MCEER Demonstrates “Why You Wouldn’t Want to Experience a Big One Like 1906”
It was a morning of combing through the devastation and ruins of historical San Francisco in a quest for clues and answers for a group of 40 University at Buffalo (UB) staff and their children, as MCEER hosted a presentation on the Great 1906 San Francisco Earthquake and Fires, part of the larger UB Bring Your Kids to Work Day event, held on April 19, 2013.
The presentation, led by MCEER’s Sofia Tangalos and Andrew McNeil, detailed the estimated M7.8 earthquake that struck early in the morning on April 18 exactly 107 years ago, the aftershocks that continued for hours afterwards, and the fires that broke out across the city and raged for three days leaving a devastation that reduced roughly one quarter of the city to ash and rubble.
Featuring an expansive array of historical photographs (oftentimes depicting before and after shots), maps, newspapers, and replications of other primary materials that recorded the event, the presentation captured the imagination of the children in attendance as Sofia and Andrew detailed what has come to be known as the worst catastrophe in American history in terms of property damage and losses.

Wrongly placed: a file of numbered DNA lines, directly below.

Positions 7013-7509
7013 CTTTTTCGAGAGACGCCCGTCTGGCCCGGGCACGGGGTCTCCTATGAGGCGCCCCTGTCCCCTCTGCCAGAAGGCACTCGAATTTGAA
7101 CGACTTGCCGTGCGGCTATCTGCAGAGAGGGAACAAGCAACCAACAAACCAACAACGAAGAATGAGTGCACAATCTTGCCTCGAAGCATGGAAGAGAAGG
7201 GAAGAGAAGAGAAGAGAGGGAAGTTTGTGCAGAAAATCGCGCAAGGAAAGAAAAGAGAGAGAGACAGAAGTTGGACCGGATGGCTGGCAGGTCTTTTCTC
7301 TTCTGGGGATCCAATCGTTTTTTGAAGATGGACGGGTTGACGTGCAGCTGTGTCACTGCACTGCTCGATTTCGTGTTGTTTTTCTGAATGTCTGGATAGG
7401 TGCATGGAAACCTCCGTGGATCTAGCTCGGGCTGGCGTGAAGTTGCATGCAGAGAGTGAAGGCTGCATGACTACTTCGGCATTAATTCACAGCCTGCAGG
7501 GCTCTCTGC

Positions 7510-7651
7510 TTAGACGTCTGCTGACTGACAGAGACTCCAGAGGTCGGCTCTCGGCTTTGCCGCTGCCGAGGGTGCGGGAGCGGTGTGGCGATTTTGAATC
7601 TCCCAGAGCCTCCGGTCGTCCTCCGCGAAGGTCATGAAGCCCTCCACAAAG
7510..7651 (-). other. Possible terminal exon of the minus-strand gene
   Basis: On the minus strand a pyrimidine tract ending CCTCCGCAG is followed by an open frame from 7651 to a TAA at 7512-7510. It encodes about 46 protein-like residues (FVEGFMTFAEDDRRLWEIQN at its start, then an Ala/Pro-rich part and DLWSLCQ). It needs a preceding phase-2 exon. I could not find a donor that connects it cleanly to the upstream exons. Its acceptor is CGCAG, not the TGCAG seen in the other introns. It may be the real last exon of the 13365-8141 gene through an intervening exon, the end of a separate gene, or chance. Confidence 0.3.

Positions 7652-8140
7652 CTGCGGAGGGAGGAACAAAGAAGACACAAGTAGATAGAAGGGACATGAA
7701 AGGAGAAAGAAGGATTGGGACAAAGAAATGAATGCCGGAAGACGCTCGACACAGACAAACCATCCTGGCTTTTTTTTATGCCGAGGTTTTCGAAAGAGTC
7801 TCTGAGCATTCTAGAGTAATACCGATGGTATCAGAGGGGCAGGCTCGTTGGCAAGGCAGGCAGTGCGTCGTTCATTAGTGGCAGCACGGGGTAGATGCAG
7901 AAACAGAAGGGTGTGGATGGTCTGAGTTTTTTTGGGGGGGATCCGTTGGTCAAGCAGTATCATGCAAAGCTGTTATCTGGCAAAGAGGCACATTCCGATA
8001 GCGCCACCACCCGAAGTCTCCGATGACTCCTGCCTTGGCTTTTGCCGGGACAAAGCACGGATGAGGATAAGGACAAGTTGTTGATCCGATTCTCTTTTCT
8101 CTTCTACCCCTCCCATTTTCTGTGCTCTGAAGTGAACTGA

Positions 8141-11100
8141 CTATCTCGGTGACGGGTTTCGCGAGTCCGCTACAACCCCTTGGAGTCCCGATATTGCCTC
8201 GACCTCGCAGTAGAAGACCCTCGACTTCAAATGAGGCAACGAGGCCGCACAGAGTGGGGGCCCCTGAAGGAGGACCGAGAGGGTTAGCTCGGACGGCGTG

All hope was not lost however, as the presentation concluded with a quick summary of how this tragedy proved to be the catalyst that ignited the burgeoning field of earthquake- and disaster-engineering – a field which has seen significant contribution provided by the civil engineering experts working with MCEER and the University at Buffalo for over twenty-five years.
As the participants filed out and on to their next activity for the day, several promising “future” engineers remained in the room, their minds inspired by the possibilities ahead.
Visit the 1906 Earthquake and Fires of San Francisco website to explore more about this historic event.
The presentation featured a variety of historical photographs, maps, newspapers, and other material
from the era.
Sofia Tangalos and Andrew McNeil describe the extensive fires, which engulfed San Francisco and burned for three days.
Both the students and parents were excited to learn about the earthquake.
A variety of material depicted this disaster and conveyed the need for building codes and seismic regulations.